Take Shelter premiered in January 2011 at the Sundance Film Festival, and Sony Pictures Classics acquired rights to distribute the film in North America, Latin America, Australia, and New Zealand.[3] The film also screened in May 2011 at the Cannes Film Festival, where it won the 50th Critics' Week Grand Prix.[4] It also received the Fipresci award from the International Federation of Film Critics, sharing it with Le Havre and The Minister.[5] In September 2011, Take Shelter was shown at the 37th Deauville American Film Festival, where it beat 13 other contenders to win the festival's grand prize.[6] Later in September, Take Shelter was shown at the 2011 Toronto International Film Festival[7][8] and at the 7th Zurich Film Festival, where it was awarded as the best International Feature Film.[9][10]

The film had a limited release in New York and Los Angeles on September 30, 2011.[11]


Critical response[edit]

Take Shelter received critical acclaim. It has a rating of 92% on Rotten Tomatoes, based on 164 reviews, with an average score of 8.02/10. The consensus states "Michael Shannon gives a powerhouse performance and the purposefully subtle filmmaking creates a perfect blend of drama, terror, and dread."[12] The film also has a score of 85 out of 100 on Metacritic, based on 34 reviews, indicating "universal acclaim".[13]

Roger Ebert of the Chicago Sun-Times gave the film four out of four stars and praised Shannon's performance, writing, "It is the gift of actor Michael Shannon as Curtis LaForche that while appearing to be a stable husband and father with a good job in construction, he also can evoke by his eyes and manner a deep unease." He also wrote, "Here is a frightening thriller based not on special effects gimmicks but on a dread that seems quietly spreading in the land: that the good days are ending, and climate changes or other sinister forces will sweep away our safety."[14]


Since the release of Take Shelter, viewers have discussed the meaning of the film's ambiguous ending. In an interview with Creative Screenwriting five years after the release of the film, Nichols reflected, "I had a very strict idea of what the end of Take Shelter was. I know exactly what happens, and it’s fascinating to see people respond to it in their own ways. The beautiful part of storytelling is that you’re not just telling people a story, they’re also telling you something about themselves too through their reactions. In that situation you’re in a conversation with your audience. I really can’t think of a more rewarding or fulfilling result for something you’ve written. It’s active, kinetic, and really humbling."[15]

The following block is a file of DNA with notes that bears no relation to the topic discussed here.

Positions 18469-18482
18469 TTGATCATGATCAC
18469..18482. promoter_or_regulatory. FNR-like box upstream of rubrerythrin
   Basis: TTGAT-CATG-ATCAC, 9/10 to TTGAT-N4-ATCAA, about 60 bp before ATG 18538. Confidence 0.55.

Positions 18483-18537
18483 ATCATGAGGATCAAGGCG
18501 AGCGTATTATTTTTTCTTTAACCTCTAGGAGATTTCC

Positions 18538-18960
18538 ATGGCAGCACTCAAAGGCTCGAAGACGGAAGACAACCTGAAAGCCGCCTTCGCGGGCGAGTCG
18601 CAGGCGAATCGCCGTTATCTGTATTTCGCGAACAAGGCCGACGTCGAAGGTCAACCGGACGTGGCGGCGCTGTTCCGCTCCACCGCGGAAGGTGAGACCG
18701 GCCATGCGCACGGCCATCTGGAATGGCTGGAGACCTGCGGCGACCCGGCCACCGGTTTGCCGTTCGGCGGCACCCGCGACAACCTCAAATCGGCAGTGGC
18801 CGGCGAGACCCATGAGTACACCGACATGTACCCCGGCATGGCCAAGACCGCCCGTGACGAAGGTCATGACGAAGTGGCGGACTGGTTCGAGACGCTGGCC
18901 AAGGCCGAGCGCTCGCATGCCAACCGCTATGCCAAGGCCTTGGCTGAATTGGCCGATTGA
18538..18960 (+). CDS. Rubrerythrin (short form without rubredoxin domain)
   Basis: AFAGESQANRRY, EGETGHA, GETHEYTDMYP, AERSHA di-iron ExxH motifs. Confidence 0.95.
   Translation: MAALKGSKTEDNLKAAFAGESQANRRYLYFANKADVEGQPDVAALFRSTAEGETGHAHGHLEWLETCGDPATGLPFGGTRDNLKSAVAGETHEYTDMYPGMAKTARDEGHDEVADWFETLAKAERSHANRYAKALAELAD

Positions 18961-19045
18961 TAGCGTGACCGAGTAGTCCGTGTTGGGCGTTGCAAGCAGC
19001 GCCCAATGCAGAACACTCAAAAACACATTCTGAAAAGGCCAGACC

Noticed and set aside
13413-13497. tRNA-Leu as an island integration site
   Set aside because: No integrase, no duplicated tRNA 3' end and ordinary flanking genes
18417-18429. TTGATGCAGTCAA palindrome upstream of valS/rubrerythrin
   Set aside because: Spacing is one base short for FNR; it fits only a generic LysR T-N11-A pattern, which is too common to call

In a video interview with Chase Whale in September of 2012, Nichols elaborated on the ending, saying "For me personally...the moment that matters, dream, not dream, real, not real, whatever it is...is these two characters looking at each other and connecting. The fact that they're both seeing it, that's what matters, because if this is a film that is a meditation on marriage and commitment and communication then what the ending has to be is that these people are on the same page again. They had this wedge put in between them from all of these various factors, and now at the end they're looking at each other, and they are seeing each other, and they're together, and the circumstances that surround that, please, open to interpretation." [16]

See also[edit]


  1. ^ "Take Shelter (15)". British Board of Film Classification. October 18, 2011. Retrieved October 18, 2011.
  2. ^ a b "Take Shelter (2011)". The Numbers. Nash Information Services, LLC. Retrieved March 16, 2016.
  3. ^ Cox, Gordon (January 18, 2011). "Sony snaps up 'Take Shelter' at Sundance". Variety.
  4. ^ Keslassy, Elsa (May 19, 2011). "'Take Shelter' wins Critics' Week". Variety.
  5. ^ Hopewell, John (May 21, 2011). "'Le Havre' win top Fipresci crits' award". Variety.
  6. ^ Keslassy, Elsa (September 11, 2011). "'Shelter' finds room at top". Variety.
  7. ^ Feinberg, Scott (September 18, 2011). "Toronto 2011: 'Where Do We Go Now?' Wins Audience Award". The Hollywood Reporter.
  8. ^ Lambert, Christine (2011), "Take Shelter TIFF premiere photos", DigitalHit.com, retrieved April 5, 2012
  9. ^ "Zurich Film Festival". Zff.com. Retrieved April 24, 2014.
  10. ^ "Zurich Film Festival". Zff.com. February 24, 2014. Retrieved April 24, 2014.
  11. ^ O'Hehir, Andrew (September 27, 2011). "Jessica Chastain: The dazzling redhead who's suddenly everywhere". Salon.com. Retrieved September 28, 2011. 'Take Shelter' opens Sept. 30 in New York and Los Angeles, with wider national release to follow.
  12. ^ "Take Shelter". Rotten Tomatoes. Retrieved July 21, 2020.
  13. ^ "Take Shelter". Metacritic. Retrieved November 28, 2011.
  14. ^ Ebert, Roger (October 5, 2011). "Take Shelter". Rogerebert.com. Chicago Sun-Times. Retrieved July 19, 2013.
  15. ^ McKittrick, Christopher (November 10, 2016). "Emotional Trajectories: Jeff Nichols on Loving". CreativeScreenwriting.com. Creative Screenwriting. Retrieved November 14, 2016.
  16. ^ "Jeff Nichols Discusses Take Shelter's Ending With Chase Whale". September 9, 2012. Retrieved August 6, 2022.

External links[edit]